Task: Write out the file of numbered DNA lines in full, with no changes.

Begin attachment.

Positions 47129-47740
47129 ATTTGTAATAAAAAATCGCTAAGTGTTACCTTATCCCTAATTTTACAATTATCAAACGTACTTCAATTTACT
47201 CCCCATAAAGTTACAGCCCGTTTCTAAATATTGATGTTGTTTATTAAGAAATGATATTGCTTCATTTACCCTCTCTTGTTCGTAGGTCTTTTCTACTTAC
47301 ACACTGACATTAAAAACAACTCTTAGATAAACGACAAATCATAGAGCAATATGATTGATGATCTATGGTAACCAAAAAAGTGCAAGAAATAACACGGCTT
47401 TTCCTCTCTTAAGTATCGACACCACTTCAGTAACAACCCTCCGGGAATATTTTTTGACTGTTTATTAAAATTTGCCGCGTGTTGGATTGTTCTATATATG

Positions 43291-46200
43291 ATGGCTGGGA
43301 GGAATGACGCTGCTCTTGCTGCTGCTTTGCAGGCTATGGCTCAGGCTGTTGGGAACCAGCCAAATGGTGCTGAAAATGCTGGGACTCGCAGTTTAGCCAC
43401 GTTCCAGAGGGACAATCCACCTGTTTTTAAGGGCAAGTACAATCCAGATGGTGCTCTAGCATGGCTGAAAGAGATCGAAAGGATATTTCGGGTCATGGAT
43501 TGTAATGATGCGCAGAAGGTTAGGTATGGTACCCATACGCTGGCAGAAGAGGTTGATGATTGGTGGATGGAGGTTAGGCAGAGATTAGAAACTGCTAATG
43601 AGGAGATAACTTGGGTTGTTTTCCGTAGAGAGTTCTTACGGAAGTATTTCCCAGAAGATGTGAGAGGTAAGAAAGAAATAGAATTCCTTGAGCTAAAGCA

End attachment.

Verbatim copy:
Positions 47129-47740
47129 ATTTGTAATAAAAAATCGCTAAGTGTTACCTTATCCCTAATTTTACAATTATCAAACGTACTTCAATTTACT
47201 CCCCATAAAGTTACAGCCCGTTTCTAAATATTGATGTTGTTTATTAAGAAATGATATTGCTTCATTTACCCTCTCTTGTTCGTAGGTCTTTTCTACTTAC
47301 ACACTGACATTAAAAACAACTCTTAGATAAACGACAAATCATAGAGCAATATGATTGATGATCTATGGTAACCAAAAAAGTGCAAGAAATAACACGGCTT
47401 TTCCTCTCTTAAGTATCGACACCACTTCAGTAACAACCCTCCGGGAATATTTTTTGACTGTTTATTAAAATTTGCCGCGTGTTGGATTGTTCTATATATG

Positions 43291-46200
43291 ATGGCTGGGA
43301 GGAATGACGCTGCTCTTGCTGCTGCTTTGCAGGCTATGGCTCAGGCTGTTGGGAACCAGCCAAATGGTGCTGAAAATGCTGGGACTCGCAGTTTAGCCAC
43401 GTTCCAGAGGGACAATCCACCTGTTTTTAAGGGCAAGTACAATCCAGATGGTGCTCTAGCATGGCTGAAAGAGATCGAAAGGATATTTCGGGTCATGGAT
43501 TGTAATGATGCGCAGAAGGTTAGGTATGGTACCCATACGCTGGCAGAAGAGGTTGATGATTGGTGGATGGAGGTTAGGCAGAGATTAGAAACTGCTAATG
43601 AGGAGATAACTTGGGTTGTTTTCCGTAGAGAGTTCTTACGGAAGTATTTCCCAGAAGATGTGAGAGGTAAGAAAGAAATAGAATTCCTTGAGCTAAAGCA